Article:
Brand Protection & Authentication

The future of counterfeit protection: Internet of Things and Industry 4.0

What is behind the latest buzzwords Internet of things (IoT) and Industry 4.0? What is their significance for the future of product and brand protection? We explain how brand owners can benefit from them.

Going digital

The phrase ‘going digital’ is on everyone’s lips. Closely linked to it is the term Internet of Things(IoT). It describes the trend of increasing networking: It is no longer just smartphones and PCs that are connected to each other and to the Internet – now everyday items are too, making them intelligent or ‘smart’. Besides its impact on the private sphere, it will also fundamentally change the world of industry, in particular, as it develops into Industry 4.0. The term is a reference to the previous three industrial revolutions. Comprehensive digitisation and networking joins the ranks as the fourth and latest stage of development.


What does this mean for business?

The IoT can be used to create an intelligent network in which all its members are constantly communicating and exchanging information with each other – especially machinery and products. The information shared is not just collected but evaluated and interpreted, too. This allows the networked machines and products to be self-monitoring, forming the basis for independent initiation of measures. For brand owners, this development carries immense potential for optimisation. Processes can be optimised, the potential for errors can be minimised and, not least, original products can be better protected.


How can brand owners use the Internet of things for counterfeiting protection?


Using the IoT and Industry 4.0 for product and brand protection


Original products are made ‘smart’ with unique security markings.
To make use of the benefits of the IoT, original products must first be made ‘smart’. This is where the link with product and brand protection becomes apparent since, in certain circumstances, security labels can do exactly that:

physical security markings provide each individual product with a unique, unforgeable product identity – similar to a passport. (Warning: Labels must not be easy to replicate. Simple embossed holograms are therefore not an option.) Networking can be achieved in different ways: The approach most commonly used is currently an item-specific QR code that can simply be scanned using a smartphone. Other options include NFC/RFID chips. The security label thus forms the link between the product and other members of the network – such as humans, machines and computers. Behind the security marking is ideally an online platform, which provides, collects and evaluates information in the form of an intelligent database.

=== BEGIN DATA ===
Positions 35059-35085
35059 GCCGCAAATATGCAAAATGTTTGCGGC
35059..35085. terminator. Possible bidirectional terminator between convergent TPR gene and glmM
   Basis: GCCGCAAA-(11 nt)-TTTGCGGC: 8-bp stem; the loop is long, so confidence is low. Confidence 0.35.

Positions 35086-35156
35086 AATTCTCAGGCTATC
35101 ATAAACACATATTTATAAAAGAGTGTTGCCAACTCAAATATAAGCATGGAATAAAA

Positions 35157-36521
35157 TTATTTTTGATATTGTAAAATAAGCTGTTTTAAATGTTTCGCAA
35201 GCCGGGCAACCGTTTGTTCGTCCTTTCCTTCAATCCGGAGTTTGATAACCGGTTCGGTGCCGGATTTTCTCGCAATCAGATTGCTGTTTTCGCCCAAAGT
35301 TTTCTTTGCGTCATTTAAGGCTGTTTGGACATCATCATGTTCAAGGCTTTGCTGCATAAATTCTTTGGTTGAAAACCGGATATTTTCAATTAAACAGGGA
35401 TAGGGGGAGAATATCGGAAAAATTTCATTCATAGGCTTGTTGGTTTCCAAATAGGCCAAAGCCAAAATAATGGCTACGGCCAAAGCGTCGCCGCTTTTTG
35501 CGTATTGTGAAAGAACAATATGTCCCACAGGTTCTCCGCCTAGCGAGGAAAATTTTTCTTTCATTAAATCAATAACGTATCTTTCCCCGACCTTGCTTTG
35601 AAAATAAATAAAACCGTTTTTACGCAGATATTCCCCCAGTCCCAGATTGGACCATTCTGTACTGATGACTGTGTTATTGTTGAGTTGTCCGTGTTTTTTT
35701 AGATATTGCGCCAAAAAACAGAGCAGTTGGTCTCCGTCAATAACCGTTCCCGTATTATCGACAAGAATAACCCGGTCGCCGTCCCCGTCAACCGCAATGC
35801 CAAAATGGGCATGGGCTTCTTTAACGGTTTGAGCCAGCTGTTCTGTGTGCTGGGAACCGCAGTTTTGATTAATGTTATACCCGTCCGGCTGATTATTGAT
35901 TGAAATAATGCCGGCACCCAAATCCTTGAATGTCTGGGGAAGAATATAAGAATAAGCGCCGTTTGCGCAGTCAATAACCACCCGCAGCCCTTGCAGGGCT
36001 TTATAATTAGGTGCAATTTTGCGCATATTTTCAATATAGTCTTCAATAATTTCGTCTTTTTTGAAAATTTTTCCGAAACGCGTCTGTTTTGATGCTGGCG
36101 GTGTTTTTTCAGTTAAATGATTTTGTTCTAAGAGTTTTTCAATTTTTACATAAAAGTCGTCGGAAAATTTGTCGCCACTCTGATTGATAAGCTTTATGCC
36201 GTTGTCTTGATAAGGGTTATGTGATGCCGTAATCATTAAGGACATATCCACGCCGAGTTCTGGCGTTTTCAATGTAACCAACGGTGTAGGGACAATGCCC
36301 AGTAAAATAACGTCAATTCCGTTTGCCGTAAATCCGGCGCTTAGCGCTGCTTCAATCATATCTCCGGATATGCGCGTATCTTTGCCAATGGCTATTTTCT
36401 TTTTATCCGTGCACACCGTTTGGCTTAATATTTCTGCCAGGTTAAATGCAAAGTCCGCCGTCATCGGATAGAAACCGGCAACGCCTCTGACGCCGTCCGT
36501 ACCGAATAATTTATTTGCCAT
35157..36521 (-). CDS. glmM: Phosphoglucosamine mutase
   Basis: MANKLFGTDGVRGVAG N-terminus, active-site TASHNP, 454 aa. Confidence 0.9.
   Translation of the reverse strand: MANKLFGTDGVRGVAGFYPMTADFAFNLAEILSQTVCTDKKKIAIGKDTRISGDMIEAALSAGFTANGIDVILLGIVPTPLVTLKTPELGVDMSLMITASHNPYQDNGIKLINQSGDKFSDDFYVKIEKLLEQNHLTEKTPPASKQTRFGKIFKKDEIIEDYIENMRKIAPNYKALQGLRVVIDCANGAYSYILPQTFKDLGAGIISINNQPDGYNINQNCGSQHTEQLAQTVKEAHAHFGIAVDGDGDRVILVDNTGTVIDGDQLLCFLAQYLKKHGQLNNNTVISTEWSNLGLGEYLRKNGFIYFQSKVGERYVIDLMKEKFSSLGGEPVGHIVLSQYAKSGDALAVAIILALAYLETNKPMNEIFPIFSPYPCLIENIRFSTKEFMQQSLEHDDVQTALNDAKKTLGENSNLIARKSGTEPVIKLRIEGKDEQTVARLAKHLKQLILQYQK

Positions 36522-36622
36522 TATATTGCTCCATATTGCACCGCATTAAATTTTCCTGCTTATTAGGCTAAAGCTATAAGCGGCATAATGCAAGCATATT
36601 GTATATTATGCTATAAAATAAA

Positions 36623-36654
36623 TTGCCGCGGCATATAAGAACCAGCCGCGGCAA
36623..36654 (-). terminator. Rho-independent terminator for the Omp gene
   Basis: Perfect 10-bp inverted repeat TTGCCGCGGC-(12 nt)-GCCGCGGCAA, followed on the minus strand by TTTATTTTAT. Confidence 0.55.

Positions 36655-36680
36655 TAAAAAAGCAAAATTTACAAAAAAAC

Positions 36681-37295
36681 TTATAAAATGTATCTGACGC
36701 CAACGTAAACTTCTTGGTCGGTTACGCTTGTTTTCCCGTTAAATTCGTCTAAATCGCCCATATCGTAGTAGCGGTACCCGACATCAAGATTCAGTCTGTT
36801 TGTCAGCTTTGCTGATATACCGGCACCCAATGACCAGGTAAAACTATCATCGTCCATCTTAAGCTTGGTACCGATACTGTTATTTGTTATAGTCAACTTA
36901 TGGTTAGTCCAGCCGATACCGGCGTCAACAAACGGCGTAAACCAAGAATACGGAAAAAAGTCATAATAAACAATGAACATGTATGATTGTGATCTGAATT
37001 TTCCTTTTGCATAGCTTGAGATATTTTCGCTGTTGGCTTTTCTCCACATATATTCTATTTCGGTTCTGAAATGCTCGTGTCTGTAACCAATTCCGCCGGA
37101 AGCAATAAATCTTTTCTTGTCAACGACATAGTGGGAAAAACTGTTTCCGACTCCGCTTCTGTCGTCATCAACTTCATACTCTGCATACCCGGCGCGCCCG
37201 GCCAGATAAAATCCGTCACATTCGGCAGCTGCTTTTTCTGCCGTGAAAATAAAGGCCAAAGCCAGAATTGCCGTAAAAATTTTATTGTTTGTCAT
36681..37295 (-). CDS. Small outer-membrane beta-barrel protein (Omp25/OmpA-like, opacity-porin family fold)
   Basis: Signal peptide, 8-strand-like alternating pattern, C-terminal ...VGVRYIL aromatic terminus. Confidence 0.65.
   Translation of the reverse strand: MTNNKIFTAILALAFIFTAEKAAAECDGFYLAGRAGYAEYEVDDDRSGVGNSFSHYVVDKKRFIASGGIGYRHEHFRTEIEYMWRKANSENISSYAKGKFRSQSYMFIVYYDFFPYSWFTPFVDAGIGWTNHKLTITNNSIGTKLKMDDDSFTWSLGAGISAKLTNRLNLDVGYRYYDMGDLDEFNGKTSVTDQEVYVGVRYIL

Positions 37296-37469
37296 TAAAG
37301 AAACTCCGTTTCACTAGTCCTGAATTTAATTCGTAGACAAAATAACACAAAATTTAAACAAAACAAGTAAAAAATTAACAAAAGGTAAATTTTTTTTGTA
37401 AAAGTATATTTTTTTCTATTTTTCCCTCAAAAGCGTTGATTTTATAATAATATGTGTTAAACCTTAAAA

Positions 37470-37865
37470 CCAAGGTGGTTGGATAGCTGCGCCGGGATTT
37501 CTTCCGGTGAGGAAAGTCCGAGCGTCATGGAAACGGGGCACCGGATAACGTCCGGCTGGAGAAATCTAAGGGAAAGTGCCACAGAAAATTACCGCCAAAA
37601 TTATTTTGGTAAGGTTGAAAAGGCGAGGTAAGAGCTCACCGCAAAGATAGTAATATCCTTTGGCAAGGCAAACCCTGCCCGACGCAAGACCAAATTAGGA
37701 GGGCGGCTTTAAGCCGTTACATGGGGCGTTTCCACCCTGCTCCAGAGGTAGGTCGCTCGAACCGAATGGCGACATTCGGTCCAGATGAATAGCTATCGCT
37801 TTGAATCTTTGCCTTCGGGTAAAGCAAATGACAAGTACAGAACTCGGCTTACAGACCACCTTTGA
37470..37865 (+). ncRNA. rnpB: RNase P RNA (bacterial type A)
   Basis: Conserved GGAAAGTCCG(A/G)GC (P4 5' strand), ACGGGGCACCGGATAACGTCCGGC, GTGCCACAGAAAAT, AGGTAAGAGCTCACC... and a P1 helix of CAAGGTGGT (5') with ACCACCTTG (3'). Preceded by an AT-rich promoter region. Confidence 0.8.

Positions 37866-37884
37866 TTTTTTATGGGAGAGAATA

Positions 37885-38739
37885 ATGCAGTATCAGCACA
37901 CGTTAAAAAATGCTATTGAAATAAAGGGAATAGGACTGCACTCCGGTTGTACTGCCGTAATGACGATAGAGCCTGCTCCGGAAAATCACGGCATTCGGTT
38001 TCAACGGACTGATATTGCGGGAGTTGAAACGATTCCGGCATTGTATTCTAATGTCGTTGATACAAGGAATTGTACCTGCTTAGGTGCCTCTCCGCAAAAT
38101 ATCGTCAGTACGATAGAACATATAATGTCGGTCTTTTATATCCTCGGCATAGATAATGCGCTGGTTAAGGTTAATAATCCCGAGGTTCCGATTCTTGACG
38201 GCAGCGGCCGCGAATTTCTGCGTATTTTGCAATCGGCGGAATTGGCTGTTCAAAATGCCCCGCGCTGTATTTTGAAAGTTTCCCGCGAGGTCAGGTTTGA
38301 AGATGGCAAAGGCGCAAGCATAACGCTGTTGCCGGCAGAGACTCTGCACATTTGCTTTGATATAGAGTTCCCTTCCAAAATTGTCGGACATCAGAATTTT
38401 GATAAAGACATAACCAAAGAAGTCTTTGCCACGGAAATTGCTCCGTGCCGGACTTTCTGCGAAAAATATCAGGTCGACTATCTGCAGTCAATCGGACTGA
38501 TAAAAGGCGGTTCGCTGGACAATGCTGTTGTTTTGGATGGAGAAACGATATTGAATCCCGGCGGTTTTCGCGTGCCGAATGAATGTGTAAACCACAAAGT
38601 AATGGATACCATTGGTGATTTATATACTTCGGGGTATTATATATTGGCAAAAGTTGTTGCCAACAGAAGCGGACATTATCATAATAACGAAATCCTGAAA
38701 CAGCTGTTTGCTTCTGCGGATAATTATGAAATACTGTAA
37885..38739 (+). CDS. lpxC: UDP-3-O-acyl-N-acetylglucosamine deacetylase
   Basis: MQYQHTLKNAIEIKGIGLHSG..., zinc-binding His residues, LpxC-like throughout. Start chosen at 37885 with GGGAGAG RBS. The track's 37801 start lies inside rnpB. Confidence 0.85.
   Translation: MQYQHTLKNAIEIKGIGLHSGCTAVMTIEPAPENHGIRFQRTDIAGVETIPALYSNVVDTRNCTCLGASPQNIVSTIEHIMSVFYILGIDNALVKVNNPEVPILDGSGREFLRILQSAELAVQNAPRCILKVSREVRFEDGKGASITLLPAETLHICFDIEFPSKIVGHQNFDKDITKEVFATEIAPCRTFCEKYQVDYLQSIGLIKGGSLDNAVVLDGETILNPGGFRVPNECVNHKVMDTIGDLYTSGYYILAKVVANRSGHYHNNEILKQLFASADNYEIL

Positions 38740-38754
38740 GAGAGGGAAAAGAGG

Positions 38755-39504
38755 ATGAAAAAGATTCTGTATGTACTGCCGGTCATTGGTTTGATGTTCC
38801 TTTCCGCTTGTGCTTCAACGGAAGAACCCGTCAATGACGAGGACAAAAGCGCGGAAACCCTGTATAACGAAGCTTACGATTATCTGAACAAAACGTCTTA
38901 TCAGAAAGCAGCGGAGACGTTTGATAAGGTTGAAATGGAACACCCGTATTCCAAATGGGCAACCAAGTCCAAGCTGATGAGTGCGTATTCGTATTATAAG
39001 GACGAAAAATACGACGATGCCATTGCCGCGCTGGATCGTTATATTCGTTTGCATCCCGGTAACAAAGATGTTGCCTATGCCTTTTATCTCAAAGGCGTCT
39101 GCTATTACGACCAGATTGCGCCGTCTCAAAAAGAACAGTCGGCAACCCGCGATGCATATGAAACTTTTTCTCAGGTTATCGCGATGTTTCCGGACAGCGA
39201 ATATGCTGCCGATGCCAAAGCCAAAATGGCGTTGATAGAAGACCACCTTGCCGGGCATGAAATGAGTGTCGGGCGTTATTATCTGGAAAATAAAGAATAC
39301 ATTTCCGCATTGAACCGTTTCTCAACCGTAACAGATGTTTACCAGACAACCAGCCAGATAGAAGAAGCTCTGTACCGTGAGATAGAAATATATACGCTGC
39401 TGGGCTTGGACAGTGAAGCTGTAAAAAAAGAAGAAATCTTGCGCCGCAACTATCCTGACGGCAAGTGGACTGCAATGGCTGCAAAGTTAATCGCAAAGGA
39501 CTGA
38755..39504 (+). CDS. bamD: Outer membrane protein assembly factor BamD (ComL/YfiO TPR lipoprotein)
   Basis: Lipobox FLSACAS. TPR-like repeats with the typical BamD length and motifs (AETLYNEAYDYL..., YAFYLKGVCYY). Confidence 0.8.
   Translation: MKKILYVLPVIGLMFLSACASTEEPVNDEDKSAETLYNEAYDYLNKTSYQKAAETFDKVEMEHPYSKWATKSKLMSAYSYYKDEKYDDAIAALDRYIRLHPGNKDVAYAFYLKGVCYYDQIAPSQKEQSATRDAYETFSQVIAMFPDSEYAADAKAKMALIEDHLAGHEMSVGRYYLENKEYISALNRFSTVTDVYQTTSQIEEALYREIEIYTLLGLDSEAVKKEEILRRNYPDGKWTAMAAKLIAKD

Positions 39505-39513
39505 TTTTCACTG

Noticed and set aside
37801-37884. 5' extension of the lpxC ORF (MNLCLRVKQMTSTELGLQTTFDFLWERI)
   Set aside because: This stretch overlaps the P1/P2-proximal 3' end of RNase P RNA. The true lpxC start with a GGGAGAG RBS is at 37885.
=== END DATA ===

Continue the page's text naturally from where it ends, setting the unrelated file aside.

The basic information which a product with this form of labelling provides is of course the information that it is an original. But that’s just the start. It is possible to store and interpret much more information, for example about production processes and supply routes. What value does this add for brand owners? Consider an example:

Before the product comes to market, conditions are assigned to it in the online system. For example, that it can only be sold in a specific region (grey market tracking). The corresponding information is collected by means of the security label (more on that here). If a product is scanned outside its intended sales region, predetermined processes are automatically initiated. For example, supplies to the wholesalers in this region can be temporarily stopped as a result, since there is suspicion of the business partners engaging in illegal activity. This is just one of a number of options.


The IoT enables an integrated approach to counterfeit protection, process optimisation and market transparency, offering real added value for brand owners. Professional security solutions should be able to deliver this added value.


Interesting links on this subject

Wired article: ‘What is the Internet of Things?’

Forbes article: ‘What Everyone Must Know About Industry 4.0’

McKinsey article: ‘Unlocking the potential of the Internet of Things’

‘Smart’ original products with security markings

Online platforms as a control centre: collecting and interpreting information and initiating actions


Dr Steffen Scheibenstock, International Product & Market Manager at SCRIBOS

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